“We all have a desire for heaven” — Wanna rethink that statement?

It’s time to read Billy Graham’s mail again.

Why do you think most people still believe in some kind of life after death, even if they aren’t particularly religious or don’t think very much about it? — E.A.

Because without it, death feels too damned final. People want to think there’s a chance for a loved one to live again in some other, better paradise instead of leaving all that they were behind forever. A chance to reunite at some future point, a second chance, a reward for services rendered, whatever. It’s a notion that pervades so many cultures, faiths, and times. Ancient Egyptians buried their royalty with what they hoped would be all the useful items on the other side, from food to carts to slaves. Ancient Greeks and Romans told stories of elaborate adventures for the dead to enjoy on their journey to the other side. Others have bought into a notion of coming back to this world again reincarnated as something else.

It’s a comfort. It’s a habit. It’s a convenient fiction that makes us all feel better about seeing people go and knowing our turn will come, too. It will continue to tide us over whether actual, empirical evidence for “the other side” gets found or not. I think it would be better to lay these beliefs to rest, as well, but I don’t see it happening. People need something to hope for and heaven winds up seeming like a good reason to keep hoping.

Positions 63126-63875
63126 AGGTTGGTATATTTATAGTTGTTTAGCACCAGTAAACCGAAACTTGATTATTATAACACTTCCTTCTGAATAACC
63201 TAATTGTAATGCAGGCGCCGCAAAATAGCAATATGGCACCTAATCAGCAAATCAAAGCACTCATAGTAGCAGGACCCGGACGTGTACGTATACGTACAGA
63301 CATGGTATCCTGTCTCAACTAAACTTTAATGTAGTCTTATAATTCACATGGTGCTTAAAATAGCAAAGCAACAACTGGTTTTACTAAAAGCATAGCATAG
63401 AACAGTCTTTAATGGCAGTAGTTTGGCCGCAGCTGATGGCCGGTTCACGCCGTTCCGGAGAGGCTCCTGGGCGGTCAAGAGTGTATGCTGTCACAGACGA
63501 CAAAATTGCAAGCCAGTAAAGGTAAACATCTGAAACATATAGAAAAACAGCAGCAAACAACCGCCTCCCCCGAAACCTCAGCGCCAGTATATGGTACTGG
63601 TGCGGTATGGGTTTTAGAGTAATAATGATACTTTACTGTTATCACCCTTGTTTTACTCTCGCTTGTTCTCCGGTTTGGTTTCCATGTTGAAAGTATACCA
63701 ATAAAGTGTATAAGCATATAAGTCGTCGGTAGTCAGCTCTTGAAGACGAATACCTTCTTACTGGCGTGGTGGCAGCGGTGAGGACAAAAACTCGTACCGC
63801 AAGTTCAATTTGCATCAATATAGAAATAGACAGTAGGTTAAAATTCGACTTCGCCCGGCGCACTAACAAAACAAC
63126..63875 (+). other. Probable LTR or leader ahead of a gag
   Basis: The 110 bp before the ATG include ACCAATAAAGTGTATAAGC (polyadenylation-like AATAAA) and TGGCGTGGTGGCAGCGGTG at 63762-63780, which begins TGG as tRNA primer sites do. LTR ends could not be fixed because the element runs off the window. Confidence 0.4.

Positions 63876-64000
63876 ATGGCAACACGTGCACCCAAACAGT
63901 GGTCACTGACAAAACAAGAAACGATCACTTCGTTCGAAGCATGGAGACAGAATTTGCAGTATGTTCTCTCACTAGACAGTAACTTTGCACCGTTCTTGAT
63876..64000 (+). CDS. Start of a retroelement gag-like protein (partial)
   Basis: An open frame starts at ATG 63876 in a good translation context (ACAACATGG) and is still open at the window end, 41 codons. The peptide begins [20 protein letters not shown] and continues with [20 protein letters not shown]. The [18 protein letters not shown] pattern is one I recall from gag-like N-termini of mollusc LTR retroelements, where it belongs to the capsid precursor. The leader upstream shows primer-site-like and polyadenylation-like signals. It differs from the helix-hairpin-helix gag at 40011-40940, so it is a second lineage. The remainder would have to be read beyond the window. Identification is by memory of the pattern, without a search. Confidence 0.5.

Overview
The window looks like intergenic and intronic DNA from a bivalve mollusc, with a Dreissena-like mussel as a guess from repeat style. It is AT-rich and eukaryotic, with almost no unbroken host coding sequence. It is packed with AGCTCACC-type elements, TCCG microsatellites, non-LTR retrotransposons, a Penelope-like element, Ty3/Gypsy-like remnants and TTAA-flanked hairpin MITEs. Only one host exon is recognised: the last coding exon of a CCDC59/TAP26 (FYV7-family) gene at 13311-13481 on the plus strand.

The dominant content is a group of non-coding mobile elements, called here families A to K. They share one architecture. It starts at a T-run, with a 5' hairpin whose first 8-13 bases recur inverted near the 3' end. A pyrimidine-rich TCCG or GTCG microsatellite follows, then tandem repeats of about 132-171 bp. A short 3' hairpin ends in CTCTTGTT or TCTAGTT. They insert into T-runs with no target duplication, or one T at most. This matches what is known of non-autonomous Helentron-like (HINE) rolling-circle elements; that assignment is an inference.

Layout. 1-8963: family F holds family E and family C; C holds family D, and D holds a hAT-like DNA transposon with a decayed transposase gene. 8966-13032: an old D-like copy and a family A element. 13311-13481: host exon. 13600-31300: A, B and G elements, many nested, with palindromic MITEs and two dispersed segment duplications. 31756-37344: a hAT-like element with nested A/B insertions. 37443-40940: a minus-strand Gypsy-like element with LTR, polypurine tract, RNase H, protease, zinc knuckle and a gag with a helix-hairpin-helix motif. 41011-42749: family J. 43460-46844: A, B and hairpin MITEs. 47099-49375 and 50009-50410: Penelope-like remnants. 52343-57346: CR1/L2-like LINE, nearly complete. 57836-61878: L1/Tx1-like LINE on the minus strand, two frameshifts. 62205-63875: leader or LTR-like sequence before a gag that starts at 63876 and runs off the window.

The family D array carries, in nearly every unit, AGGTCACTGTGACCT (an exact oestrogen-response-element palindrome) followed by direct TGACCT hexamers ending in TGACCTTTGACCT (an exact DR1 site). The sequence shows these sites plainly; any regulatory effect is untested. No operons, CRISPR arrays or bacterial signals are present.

Graham answers the question differently, of course. For him, people believe in heaven because

God has put within each of us an inner sense that this life is not all, but that we were meant for eternity. We may suppress it or deny it, or even fight against it (as atheists often do) — but the inner feeling is still there.

I don’t know if we all share an inner sense of something greater going on, but I do think it’s inaccurate to say a God would automatically be responsible for that. I think our evolution as a species is responsible for it. What good does a belief like this do, though? What’s the benefit? Why not teach people to accept death as the final curtain and show them how to honour the lost in a way that doesn’t require inventing a different reality for them to continue residing in? Why tell people the great warriors revel it up in Valhalla? Did living warriors fight better with the belief they’d get to do the same? Did the chance for that future make them braver on the killing fields?

A child dies “before its time” and the parents are assured by everyone around them that life goes on elsewhere and a reunion is possible. What good does that thought process do for the ones grieving? I’d rather still have the child now than maybe have the child later.

The writer of book of Ecclesiastes put it this way: “He has made everything beautiful in its time. He has also set eternity in the hearts of men” (Ecclesiastes 3:11). Even the beauty of the created world, he suggested, points us to a far greater beauty — the beauty of heaven.